The finely made aluminum cat eye prescription glasses frames that Tura made at the start of the 1950s were initially a unique product of the American eyeglasses market at a time when other companies were using only small bands and slips of aluminum for decorative purposes on brows or temples. Durable, strong, and hypoallergenic, aluminum glasses frames soon came to be made by other companies in the United States who had the resources and technical know-how to do so.
Art-Craft Optical Co., Inc. of Rochester, New York was another American firm to successfully take up the banner of making aluminum cat eye prescription glasses frames. Appropriately in light of the avian symbol of the U.S.A., the founder of Art-Craft was one Charles J. Eagle, along with a German-American, Otto W. Dechau, continuing the long history of cross-fertilization between the American and German eyeglasses industries.
The company appeared in the final year of the First World War, and was headquartered for the next 83 years in the famous Pullman Building, itself a storied fixture of the town. During the late 1950s and early 1960s, the company began to produce cat eye glasses frames of its own, using aluminum with anodized coatings, engraving, crystals, and metal appliques quite similar to those made by Tura.
Art-Craft was a leader in high quality plastic cat eye glasses frames at the same time, and never focused completely on aluminum. Many of these frames were embellished with imported Austrian accessories such as metal brows, rhinestones, and so forth. Aluminum did become steadily more common in the company's offerings during this period, however.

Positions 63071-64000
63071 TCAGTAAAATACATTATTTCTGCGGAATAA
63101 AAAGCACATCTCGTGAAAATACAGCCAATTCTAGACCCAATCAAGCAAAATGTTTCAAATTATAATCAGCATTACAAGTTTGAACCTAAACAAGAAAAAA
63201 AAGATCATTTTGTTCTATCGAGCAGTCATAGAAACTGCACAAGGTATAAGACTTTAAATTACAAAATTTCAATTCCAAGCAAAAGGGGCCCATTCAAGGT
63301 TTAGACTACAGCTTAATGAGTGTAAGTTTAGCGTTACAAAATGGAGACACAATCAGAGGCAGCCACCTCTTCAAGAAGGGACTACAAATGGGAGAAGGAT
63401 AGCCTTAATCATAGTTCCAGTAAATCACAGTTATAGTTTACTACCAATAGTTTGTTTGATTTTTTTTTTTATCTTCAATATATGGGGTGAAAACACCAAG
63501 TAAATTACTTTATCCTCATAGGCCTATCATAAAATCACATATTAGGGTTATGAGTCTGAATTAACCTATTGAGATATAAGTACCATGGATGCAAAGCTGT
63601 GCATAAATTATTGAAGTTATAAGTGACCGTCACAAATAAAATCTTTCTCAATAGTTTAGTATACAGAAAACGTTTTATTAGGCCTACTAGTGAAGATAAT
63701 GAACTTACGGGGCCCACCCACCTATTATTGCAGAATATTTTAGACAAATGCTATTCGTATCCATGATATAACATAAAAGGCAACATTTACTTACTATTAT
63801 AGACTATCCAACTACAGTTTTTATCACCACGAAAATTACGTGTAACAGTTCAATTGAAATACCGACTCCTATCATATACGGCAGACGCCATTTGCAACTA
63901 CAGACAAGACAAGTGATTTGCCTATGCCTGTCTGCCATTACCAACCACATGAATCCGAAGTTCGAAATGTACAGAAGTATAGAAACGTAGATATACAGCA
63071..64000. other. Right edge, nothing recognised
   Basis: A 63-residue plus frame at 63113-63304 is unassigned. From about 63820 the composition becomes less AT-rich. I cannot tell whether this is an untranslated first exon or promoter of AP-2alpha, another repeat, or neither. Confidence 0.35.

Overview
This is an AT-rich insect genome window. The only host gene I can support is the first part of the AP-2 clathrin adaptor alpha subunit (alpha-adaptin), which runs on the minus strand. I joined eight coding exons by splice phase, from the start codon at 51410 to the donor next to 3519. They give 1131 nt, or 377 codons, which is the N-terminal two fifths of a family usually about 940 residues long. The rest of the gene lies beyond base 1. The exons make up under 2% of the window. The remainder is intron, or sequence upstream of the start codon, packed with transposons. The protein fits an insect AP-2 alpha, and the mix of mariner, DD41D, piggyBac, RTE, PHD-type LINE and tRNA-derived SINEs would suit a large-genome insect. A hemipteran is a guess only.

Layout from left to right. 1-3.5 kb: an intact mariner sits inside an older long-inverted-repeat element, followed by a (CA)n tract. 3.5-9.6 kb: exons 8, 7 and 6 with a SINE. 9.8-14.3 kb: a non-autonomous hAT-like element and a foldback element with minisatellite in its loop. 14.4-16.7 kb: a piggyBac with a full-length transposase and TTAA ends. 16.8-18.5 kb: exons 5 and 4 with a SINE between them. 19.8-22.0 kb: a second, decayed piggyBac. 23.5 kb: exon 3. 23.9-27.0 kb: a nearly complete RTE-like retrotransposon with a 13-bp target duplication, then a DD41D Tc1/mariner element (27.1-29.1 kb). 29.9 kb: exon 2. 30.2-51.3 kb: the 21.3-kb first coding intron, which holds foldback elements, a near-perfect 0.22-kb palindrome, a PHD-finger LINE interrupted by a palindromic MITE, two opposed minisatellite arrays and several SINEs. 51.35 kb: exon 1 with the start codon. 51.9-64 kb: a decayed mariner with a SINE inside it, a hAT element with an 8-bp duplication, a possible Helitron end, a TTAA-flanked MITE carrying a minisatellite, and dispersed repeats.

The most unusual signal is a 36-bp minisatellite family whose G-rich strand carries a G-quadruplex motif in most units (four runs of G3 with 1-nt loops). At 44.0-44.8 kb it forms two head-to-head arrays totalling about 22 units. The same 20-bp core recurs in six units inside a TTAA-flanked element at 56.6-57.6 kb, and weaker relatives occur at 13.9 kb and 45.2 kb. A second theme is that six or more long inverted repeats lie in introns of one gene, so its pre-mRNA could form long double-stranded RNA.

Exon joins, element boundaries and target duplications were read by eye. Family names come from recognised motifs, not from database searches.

Bausch & Lomb and the cat eye glasses market
Bausch & Lomb, the company founded a century before by a German-American entrepreneur who made pince nez with vulcanized rubber frames and ultimately helped establish a powerful eyeglass industry in the United States during the American Civil War, also had their part to play in producing vintage eyeglasses.
However, the company did not attempt to compete heavily with Tura and Art-Craft in the aluminum branch of manufacturing. Instead, their cat's eye glasses featured plastic frames, sporting such names as “Haiku” and “Provocative”. Blacks, browns, greys, and purples were the predominant colors among these rather plain, workmanlike frames.
American Optical was another United States firm that entered the cat eye glasses vigorously during the Fifties. The company showed a certain awareness of the changing status of eyeglasses over the past half-century with advertisements that pointed out older glasses were meant solely to correct vision, while the newer types were just as good for vision correction but had the extra advantage of “flattering” the eyes and matching the complexion of the wearer's face.
Many American Optical designs were light, airy creations with openwork transparent plastic temples and slender, decorated laminate or metal brows. Many featured slender metal bands that held the lenses in place from below – not close enough to the supra design patented by Neville Chappell to violate his legal protections, but operating on much the same principle and giving the eyerims a much more delicate, feminine appearance.
As part of their advertising efforts, American Optical produced a “Sun Glass Guide” which featured a sort of color wheel where the user could choose their favorite color chip for the Zylonite of their cat eye glasses frame and see the available lens styles, frame styles, and product code. As of 1956, American Optical was producing 28 different colors of Zylonite for their vintage eyewear, as the Guide reveals, showing the intense demand for these stylish glasses.